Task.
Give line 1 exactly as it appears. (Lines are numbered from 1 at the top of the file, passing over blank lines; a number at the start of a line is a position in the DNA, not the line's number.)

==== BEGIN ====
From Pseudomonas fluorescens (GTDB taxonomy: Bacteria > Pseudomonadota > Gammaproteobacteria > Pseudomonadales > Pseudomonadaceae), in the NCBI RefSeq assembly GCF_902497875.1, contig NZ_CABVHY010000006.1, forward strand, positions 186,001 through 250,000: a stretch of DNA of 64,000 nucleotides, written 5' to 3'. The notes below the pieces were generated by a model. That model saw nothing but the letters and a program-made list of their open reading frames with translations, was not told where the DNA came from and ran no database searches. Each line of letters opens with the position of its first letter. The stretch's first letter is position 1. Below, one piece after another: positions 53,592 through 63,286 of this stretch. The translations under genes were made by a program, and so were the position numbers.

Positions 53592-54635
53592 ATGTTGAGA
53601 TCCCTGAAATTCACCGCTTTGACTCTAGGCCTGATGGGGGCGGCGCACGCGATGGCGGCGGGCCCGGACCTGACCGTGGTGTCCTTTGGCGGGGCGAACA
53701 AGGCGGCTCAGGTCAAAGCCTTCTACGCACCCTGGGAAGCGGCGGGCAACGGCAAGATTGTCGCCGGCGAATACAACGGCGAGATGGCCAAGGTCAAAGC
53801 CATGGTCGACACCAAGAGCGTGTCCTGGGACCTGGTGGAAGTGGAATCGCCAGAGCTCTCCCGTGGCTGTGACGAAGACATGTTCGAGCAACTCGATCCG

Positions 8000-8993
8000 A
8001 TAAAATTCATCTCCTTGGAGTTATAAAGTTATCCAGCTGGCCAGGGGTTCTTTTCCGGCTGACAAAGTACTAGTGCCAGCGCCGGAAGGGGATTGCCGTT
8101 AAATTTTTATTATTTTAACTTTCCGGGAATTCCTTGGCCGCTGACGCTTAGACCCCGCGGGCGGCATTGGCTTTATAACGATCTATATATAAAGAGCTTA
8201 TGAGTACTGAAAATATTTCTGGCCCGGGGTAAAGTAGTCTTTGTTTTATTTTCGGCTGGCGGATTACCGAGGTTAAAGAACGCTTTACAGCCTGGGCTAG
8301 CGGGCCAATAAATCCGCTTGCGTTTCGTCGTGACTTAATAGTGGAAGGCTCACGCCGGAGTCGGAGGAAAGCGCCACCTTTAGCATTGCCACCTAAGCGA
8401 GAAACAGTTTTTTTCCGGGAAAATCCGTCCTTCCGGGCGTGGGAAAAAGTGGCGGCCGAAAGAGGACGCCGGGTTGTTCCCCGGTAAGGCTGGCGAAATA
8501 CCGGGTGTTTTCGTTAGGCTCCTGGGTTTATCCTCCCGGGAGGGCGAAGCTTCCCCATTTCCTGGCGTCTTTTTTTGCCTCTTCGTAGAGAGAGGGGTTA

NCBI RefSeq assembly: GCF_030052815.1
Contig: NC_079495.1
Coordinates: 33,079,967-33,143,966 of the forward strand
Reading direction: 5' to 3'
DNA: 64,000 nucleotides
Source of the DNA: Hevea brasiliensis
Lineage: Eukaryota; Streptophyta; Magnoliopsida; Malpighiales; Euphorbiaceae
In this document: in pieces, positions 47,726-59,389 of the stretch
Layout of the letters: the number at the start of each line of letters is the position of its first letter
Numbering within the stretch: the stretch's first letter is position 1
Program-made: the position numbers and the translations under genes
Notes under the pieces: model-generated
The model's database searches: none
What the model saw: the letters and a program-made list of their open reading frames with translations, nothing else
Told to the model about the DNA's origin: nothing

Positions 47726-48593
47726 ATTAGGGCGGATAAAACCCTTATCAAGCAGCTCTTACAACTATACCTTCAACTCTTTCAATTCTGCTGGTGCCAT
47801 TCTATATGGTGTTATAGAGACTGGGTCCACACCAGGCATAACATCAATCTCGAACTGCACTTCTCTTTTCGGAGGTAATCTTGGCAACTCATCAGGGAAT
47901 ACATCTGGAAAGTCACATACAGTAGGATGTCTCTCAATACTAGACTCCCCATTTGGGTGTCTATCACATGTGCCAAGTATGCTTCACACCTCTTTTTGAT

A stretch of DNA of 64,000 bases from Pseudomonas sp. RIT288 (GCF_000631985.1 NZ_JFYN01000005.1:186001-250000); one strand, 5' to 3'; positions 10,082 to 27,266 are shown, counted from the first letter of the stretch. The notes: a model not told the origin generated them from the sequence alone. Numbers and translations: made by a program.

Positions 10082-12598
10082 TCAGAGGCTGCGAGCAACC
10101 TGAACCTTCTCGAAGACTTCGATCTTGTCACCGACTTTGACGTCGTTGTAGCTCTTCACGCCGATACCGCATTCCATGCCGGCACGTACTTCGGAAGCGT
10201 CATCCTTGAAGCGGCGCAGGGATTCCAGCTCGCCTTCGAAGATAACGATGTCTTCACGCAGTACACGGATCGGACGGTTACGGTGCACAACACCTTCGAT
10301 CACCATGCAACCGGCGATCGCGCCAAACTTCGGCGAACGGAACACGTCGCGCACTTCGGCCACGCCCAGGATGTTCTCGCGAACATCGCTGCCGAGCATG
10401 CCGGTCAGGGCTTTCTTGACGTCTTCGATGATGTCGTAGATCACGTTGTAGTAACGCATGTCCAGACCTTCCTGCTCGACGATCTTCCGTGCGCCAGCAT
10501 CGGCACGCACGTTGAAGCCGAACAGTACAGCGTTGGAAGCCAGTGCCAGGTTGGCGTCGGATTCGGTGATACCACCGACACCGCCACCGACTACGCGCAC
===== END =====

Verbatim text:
From Pseudomonas fluorescens (GTDB taxonomy: Bacteria > Pseudomonadota > Gammaproteobacteria > Pseudomonadales > Pseudomonadaceae), in the NCBI RefSeq assembly GCF_902497875.1, contig NZ_CABVHY010000006.1, forward strand, positions 186,001 through 250,000: a stretch of DNA of 64,000 nucleotides, written 5' to 3'. The notes below the pieces were generated by a model. That model saw nothing but the letters and a program-made list of their open reading frames with translations, was not told where the DNA came from and ran no database searches. Each line of letters opens with the position of its first letter. The stretch's first letter is position 1. Below, one piece after another: positions 53,592 through 63,286 of this stretch. The translations under genes were made by a program, and so were the position numbers.